For example, rational freedom arises out of the nullity of the abstractions of mere caprice and mere passion ; it is the truth that was in them both. The philosophy of history traces the development of the idea of freedom from stage to stage. The philosophy of law, morals, society, and the State gives us a view of the same development, statically. True freedom does not (as some might fancy) lie in mere recognition of the individual's rights as a person, though the recognition of such rights is indeed indispensable to it; nor does freedom lie (as others might think) in mere consciousness of empire over oneself in obedience to a merely inward law of duty ; it lies in a man's oneness with social institutions, where, while he has rights, he finds his duties also embodied. Law and morality are thus opposites which are reconciled and made concrete in the family, civil society, and the State. On Hegel's principles of development the last includes all the foregoing as its elements ; and it seems to follow that there must always exist in the world of men, whatever the progress of the race, rights and duties, families and associations, all under the one State, which is as imperishable as they. Hegel gives an assured place to Civil Society as distinguished from the body politic ; and it is in civil society that the “laws" of economics have their special sphere of action. But, though spontaneously formed, civil society (in his conception) passes necessarily into organized groups; and, the more numerous and the better organized the groups, the stronger and more nearly perfect is the State in which they grow. The strength of a State must on occasion be asserted outwardly, in conflict with other States ; and the absolute cessation of such struggles (in negotiations or even in wars) cannot be expected, and is not to be desired. There is no outward force to bring the various States to one mind; but the indwelling and controlling power of Providence secures victory to that State which represents the general march of intellect at its farthest point. Such a State may be said to conquer by divine right; and so in history we find in successive epochs the Oriental, the Greek, the Roman, and finally the German spirit holding the field. The last includes and represents all the truth that was in the three former and something more. Even the Prussian Monarchy is to Hegel for this reason substantially rational. What is real is rational.”
Even before the death of Hegel in November, 1831, his followers had begun to break up into a Left, a Right, and a Centre. The Hegelian idea of development might be taken up (as it was by the Right), with an emphasis on its conservation of the past and its relative justification of the present ;-or it might be taken up (as by the Left) with an emphasis on the ceaselessness of change, and the inevitableness of revolution ;-or finally, by moderate men (of the Centre) the balancing of the two might be kept in the forefront, as it was by Hegel himself. It was the “Young Hegelians," or Hegelians of the Left, who passed from philosophy to economics, and applied the Hegelian notion of development to economic history. Strictly speaking, Marx and Engels applied it to all history, for they regard all history as ultimately the product of economic causes. The certain economic revolution brings with it in their view the certain political revolution.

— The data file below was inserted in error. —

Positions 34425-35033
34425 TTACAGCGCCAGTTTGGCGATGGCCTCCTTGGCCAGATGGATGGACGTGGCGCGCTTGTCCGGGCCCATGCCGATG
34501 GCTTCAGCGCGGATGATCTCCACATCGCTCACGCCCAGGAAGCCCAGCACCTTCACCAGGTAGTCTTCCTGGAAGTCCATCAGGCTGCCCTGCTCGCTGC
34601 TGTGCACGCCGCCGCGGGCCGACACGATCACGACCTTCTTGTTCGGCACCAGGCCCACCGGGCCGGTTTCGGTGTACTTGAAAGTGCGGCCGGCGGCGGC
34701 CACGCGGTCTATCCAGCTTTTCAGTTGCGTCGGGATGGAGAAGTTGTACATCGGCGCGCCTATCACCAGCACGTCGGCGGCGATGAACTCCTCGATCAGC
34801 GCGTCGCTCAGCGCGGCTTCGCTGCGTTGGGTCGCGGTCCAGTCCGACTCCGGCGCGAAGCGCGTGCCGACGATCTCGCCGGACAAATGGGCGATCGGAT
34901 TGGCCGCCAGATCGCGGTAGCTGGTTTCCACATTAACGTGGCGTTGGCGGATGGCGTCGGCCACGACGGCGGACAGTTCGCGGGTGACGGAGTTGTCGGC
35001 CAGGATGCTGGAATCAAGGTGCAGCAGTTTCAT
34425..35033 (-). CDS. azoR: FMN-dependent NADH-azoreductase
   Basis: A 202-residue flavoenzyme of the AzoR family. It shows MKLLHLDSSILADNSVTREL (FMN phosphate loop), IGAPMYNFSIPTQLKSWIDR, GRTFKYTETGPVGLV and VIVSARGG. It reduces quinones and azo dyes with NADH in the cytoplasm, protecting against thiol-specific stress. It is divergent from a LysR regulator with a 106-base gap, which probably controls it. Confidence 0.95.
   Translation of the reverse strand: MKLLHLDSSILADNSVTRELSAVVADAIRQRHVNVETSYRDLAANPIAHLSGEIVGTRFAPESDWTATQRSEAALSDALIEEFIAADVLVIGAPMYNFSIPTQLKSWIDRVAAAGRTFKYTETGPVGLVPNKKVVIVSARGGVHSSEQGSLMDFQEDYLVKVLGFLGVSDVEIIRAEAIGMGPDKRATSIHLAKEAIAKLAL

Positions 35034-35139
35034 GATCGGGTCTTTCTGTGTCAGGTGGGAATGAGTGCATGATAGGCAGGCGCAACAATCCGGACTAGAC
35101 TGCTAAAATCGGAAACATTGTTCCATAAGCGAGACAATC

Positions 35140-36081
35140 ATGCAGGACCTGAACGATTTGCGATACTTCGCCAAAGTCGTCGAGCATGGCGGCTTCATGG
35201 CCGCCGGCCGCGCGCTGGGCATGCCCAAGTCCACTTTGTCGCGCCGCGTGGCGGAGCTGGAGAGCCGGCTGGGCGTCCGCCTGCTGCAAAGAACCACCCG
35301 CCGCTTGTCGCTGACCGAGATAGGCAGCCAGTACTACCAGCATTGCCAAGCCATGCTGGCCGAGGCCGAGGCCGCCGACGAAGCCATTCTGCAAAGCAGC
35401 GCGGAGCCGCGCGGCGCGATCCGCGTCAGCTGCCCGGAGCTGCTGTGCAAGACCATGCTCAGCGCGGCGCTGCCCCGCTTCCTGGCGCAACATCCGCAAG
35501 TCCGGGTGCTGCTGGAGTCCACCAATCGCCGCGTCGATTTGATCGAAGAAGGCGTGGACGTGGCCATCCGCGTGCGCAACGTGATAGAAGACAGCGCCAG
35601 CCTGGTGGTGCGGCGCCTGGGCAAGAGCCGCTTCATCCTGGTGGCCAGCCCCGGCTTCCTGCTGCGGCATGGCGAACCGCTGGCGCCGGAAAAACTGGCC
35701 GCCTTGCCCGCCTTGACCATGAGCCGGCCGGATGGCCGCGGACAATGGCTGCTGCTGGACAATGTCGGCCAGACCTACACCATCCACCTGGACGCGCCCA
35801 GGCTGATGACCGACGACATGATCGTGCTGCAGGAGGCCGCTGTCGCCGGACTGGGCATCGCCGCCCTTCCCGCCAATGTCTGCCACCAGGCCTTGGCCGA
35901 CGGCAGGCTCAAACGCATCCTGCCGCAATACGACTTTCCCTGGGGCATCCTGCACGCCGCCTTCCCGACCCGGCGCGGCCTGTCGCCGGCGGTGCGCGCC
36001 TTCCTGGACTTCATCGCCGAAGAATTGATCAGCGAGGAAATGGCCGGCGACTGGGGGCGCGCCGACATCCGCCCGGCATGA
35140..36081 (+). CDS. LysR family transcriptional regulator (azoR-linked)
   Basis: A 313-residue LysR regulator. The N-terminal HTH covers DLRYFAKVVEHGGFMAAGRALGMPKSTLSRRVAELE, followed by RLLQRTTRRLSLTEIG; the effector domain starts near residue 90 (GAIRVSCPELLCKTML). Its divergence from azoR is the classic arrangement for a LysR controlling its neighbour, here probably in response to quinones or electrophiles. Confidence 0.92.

The first elaborate attempt to apply the logic of Hegel to economics was made by the Anarchist P. J. Proudhon in 1846 ; but the phraseology of Hegel was employed by Proudhon without any thorough appreciation of its spirit, and the ideas of classical economists were handled with a fallacious if not sophistical perversion of their meaning. Proudhon's
of escape from a labyrinth of his own constructing is in the end an unintelligible compromise in the guise of a Hegelian reconciliation of opposites. Marx, in exposing Proudhon, states his own position. He rejects the current view that property and the institutions that concern the protection of property and the production and distribution of wealth are “natural ” and permanent. They belong, he says, to a stage in history beyond which development will certainly carry us. As the antagonism of the aristocracy and the middle classes under feudalism has landed us in our present social and political institutions, so the present antagonism of the middle classes and the working classes will carry us into a completely different system of society. But to understand and co-operate with this change we need to understand the economic situation as it is. The inquiry thus foreshadowed in 1847 was carried out in 1859 and 1867. The book of Marx on Capital took Ricardo and his theory of value in earnest. In the present state of industry, goods and services are exchanged according to “ the average social human labour” needed to produce them. Goods are made for sale, not for use; and, as competition reduces the value to the average cost, they only yield a profit to the employer when he forces his “hands” to work a certain portion of their day for nothing. The possession of property by the employer makes this feat possible; and with its accomplishment the growth of capital goes on, and its reign is more and more firmly established Not so firmly however that it will not sooner or later give place to a system under which the instruments of production will be held by the State for all, instead of by the few for themselves. When the struggle of the classes reaches its keenest intensity, the end is at hand, the revolution will come.
The view that all history is economical seems to be as abstract as Ricardo's economics, on which Marx founds his own political economy. Historical Economists have pointed in the opposite direction ; they have reasoned " from particular to particular”; they have tended to explain all economics by the other elements in history rather than all history by its economical element. Yet Engels, who gives the most recent exposition of the “scientific socialism ” of Marx, retains the “materialistic" view of history, and even pushes it beyond written history to the history of primitive man. Lassalle had applied the same view to the development of legal forms.
But neither the Materialistic view of history nor the